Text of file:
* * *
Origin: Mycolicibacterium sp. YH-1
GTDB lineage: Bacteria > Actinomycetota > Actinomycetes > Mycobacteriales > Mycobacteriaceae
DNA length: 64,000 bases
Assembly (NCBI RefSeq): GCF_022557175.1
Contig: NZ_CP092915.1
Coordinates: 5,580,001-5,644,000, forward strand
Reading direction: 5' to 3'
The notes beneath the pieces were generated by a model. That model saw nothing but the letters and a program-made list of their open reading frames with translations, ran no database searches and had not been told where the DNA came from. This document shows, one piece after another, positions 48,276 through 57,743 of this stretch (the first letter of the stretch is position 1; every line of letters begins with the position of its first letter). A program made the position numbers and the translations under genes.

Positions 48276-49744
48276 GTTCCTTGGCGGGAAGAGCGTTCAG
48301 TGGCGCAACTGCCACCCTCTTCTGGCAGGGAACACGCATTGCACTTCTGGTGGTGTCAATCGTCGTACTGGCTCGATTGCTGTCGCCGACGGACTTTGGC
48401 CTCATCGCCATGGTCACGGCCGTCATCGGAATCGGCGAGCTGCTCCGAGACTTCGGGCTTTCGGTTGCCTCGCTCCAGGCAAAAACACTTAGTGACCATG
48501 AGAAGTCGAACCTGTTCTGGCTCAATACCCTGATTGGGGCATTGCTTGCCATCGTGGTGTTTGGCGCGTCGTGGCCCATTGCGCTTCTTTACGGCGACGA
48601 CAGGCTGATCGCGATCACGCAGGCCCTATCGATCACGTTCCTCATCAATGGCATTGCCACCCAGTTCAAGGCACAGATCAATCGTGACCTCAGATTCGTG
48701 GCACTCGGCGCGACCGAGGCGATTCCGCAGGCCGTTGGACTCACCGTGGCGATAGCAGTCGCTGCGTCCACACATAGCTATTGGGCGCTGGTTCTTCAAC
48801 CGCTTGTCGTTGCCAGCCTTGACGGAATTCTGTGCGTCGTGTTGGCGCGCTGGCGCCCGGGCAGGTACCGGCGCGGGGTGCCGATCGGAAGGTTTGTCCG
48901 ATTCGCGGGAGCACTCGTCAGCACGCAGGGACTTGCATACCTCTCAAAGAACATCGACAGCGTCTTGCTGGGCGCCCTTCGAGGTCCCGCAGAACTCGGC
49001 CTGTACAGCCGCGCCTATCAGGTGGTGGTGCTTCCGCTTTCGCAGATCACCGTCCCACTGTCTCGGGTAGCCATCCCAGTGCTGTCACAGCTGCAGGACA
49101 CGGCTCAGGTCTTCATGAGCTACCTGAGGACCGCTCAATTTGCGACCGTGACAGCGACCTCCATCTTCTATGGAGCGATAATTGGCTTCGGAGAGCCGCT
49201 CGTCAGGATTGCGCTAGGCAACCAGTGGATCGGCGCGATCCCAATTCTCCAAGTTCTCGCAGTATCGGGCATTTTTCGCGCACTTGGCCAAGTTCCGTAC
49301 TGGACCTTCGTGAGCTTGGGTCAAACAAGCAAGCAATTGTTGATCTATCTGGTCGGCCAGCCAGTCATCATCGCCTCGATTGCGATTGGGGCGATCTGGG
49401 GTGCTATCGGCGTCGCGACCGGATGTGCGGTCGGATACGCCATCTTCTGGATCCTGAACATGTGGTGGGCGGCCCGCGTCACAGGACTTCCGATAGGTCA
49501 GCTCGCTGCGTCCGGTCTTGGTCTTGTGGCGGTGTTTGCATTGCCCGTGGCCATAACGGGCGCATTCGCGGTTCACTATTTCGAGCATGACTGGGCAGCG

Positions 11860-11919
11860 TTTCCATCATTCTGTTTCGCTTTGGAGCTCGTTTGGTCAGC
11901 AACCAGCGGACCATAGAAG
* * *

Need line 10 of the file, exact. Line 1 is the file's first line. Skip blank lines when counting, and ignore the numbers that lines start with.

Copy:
48276 GTTCCTTGGCGGGAAGAGCGTTCAG